(4.) Sheehan MT. Biochemical Testing of the Thyroid: TSH is the Best and, Oftentimes, Only Test Needed - A Review for Primary Care. Clin Med Res 2016; 14(2): 83-92. [CrossRef]

(5.) Thienpont LM, Faix JD, Beastall G. Standardization of Free T4 and Harmonization of TSH Measurements: A Request for Input from Endocrinologists and Other Physicians. Eur Thyroid J 2015; 4(4): 271-2.

(6.) Biondi B. The normal TSH reference range: what has changed in the last decade? J Clin Endocrinol Metab 2013; 98(9): 3584-7. [CrossRef]

(7.) Sarkar R. TSH Comparison Between Chemiluminescence (Architect) and Electrochemiluminescence (Cobas) Immunoassays: An Indian Population Perspective. Indian J Clin Biochem 2014; 29(2): 189-95.

(8.) Carvalho GA, Perez CL, Ward LS. The clinical use of thyroid function tests. Arq Bras Endocrinol Metabol. 2013; 57(3): 193-204. [CrossRef]

(9.) Spencer CA, Schwarzbein D, Guttler RB, LoPresti JS, Nicoloff JT. Thyrotropin (TSH)-releasing hormone stimulation test responses employing third and fourth generation TSH assays. J Clin Endocrinol Metab 1993; 76(2): 494-8.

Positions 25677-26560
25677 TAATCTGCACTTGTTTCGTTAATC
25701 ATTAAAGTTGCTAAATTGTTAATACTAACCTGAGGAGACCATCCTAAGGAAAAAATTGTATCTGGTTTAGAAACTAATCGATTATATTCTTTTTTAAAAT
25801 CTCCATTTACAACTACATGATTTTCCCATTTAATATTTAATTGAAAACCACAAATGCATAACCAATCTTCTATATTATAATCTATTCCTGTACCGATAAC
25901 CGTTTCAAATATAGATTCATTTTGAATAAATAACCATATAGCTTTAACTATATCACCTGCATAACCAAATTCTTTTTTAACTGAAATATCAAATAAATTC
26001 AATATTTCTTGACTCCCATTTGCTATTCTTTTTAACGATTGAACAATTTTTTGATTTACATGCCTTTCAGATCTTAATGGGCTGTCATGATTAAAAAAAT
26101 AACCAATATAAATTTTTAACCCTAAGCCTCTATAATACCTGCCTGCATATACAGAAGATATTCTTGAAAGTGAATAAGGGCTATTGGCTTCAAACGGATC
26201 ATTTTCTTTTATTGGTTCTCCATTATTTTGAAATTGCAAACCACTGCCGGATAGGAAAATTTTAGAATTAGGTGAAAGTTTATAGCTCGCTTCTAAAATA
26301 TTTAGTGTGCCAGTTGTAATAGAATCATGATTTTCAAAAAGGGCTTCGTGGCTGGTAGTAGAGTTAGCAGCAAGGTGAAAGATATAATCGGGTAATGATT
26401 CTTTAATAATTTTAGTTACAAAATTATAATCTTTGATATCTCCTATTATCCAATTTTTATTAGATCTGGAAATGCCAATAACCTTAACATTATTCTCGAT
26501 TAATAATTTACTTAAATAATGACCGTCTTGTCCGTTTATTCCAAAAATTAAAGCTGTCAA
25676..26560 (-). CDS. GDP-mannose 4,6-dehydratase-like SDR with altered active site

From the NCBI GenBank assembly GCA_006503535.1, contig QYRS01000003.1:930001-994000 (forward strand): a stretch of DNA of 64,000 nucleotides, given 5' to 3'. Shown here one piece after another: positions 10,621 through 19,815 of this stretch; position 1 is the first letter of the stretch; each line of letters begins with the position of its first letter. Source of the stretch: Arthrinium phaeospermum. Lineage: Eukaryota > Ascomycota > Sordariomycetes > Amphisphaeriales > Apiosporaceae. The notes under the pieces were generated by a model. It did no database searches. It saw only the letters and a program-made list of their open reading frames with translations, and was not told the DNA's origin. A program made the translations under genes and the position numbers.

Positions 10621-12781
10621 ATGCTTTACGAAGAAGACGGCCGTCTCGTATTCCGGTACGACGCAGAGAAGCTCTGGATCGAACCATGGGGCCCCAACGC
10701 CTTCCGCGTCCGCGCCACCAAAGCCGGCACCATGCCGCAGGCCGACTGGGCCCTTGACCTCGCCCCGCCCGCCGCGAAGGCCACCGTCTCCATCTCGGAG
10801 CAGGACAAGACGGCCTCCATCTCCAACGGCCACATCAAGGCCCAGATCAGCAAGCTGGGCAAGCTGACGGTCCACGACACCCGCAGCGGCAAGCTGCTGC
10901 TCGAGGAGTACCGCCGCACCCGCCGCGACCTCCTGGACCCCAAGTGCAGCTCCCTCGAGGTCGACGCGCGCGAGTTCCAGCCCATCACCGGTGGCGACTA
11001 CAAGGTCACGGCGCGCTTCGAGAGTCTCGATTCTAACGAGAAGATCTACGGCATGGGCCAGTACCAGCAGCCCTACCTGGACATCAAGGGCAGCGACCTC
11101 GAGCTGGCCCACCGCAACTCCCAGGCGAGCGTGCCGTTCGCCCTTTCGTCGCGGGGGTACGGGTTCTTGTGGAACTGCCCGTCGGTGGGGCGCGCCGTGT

(10.) Gurnell M, Halsall DJ, Chatterjee VK. What should be done when thyroid function tests do not make sense? Clin Endocrinol (Oxf) 2011; 74(6): 673-8. [CrossRef]

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(14.) Clerico A, Trenti T, Aloe R, Dittadi R, Rizzardi S, Migliardi M, et al; Italian Section of the European Ligand Assay Society (ELAS). A multicenter study for the evaluation of the reference interval for TSH in Italy (ELAS TSH Italian Study). Clin Chem Lab Med 2018; 57(2): 259-67.

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(17.) Franklyn JA1, Black EG, Betteridge J, Sheppard MC. Comparison of second and third generation methods for measurement of serum thyrotropin in patients with overt hyperthyroidism, patients receiving thyroxine therapy, and those with nonthyroidal illness. J Clin Endocrinol Metab. 1994; 78(6): 1368-71.

Esin Calci (1) [iD], Halef Okan Dogan (2) [iD], Fatma Saglam (3) [iD], Turan Turhan (4) [iD], Dilek Berker (5) [iD]

Cite this article as: Calci E, Dogan HO, Saglam F, Turhan T, Berker D. Comparison of the Performance of Second (Fast TSH) and Third (HYPERsensitive TSH) Generation Automated TSH Immunoassays in Healthy Euthyroid Subjects. Erciyes Med J 2019; 41(1): 46-9.